Numerous genetic mutations are linked to increased risk for breast cancer. Genetic testing can identify these mutations and guide patient management decisions. Over the past decade, multi-gene panel tests have gained traction in clinical settings. These evaluate up to 43 breast cancer-related genes, compared with limited BRCA 1 and BRCA2 (BRCA1/2) tests. In a recent review for World Journal of Surgical Procedures, I discussed whether multi-gene panel testing should replace limited BRCA1/2 testing.
Background to Genetic Testing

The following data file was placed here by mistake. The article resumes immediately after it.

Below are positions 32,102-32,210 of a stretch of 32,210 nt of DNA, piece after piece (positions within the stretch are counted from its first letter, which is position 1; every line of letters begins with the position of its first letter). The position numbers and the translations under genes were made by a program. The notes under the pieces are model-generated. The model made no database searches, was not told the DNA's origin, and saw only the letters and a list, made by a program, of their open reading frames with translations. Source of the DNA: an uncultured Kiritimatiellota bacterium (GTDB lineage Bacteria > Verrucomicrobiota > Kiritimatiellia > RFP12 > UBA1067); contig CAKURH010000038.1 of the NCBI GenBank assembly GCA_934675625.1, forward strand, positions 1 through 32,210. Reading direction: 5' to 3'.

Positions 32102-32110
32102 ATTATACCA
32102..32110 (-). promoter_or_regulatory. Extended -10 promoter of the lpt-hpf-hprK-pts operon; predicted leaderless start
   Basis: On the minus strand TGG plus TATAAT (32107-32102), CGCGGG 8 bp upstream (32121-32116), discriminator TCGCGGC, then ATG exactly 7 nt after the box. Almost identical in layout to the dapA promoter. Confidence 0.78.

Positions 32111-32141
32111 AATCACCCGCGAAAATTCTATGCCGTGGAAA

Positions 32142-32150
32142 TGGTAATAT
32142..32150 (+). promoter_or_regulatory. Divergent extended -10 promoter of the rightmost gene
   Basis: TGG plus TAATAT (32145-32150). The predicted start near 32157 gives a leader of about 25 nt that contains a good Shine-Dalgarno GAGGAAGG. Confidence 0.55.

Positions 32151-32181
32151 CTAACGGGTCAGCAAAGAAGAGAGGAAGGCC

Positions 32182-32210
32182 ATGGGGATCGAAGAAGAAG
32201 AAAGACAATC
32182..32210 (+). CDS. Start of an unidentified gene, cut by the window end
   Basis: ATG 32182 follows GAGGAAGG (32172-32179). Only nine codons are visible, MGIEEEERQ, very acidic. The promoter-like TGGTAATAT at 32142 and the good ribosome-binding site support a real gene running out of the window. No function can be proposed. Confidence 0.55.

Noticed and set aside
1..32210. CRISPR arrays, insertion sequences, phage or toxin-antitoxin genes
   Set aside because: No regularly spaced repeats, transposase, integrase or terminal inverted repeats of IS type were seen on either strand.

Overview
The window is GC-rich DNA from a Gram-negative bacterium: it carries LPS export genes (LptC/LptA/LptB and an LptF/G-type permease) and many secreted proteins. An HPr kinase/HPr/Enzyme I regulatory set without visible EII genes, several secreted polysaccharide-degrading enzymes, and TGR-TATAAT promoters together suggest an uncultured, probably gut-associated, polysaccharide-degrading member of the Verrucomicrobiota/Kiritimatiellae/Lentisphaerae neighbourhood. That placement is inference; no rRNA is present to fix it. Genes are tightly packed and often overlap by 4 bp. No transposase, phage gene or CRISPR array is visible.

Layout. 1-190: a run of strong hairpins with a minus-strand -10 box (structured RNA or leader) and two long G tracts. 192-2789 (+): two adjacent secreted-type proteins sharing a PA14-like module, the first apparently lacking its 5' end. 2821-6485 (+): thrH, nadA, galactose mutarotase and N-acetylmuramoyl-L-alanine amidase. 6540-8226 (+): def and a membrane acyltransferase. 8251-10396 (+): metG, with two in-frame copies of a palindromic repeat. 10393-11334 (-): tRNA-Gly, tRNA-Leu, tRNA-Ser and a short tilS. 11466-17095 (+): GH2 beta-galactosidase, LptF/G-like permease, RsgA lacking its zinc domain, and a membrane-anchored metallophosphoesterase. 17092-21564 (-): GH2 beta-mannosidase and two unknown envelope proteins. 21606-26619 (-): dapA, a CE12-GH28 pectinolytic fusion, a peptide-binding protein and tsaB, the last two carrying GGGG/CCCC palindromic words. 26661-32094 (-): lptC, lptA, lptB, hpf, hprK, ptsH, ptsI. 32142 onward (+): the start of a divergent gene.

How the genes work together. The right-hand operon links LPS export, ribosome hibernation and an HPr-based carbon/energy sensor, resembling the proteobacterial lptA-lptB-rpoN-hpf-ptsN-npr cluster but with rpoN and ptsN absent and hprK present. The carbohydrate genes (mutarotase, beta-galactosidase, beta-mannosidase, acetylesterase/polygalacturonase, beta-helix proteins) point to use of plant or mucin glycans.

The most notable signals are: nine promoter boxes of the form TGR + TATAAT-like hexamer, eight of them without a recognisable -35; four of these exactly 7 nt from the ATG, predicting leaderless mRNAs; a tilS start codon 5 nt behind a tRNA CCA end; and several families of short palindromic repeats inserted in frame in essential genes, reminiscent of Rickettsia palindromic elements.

Since the mid-1990s, we have known about the link between BRCA1/2 and risk for breast cancer, which account for 30 to 50 percent of breast cancers. There are now well-established clinical guidelines for the […]
Multi-gene panel testing has recently emerged as a safe and effective way to identify genetic mutations known to increase risk for breast cancer. Compared with earlier genetic tests, which required initial testing for BRCA1 and BRCA2 followed by subsequent testing for other cancer-related genes, multi-gene panel testing can evaluate up to 43 genes. At Breastlink, we recently conducted a study to see how multi-gene panel testing affected treatment and screening decisions in cancer survivors who had previously tested negative for BRCA1/2.
How Does Management Change for Cancer Survivors with Positive Results?
For our study, we retrospectively collected data from 914 Breastlink patients who […]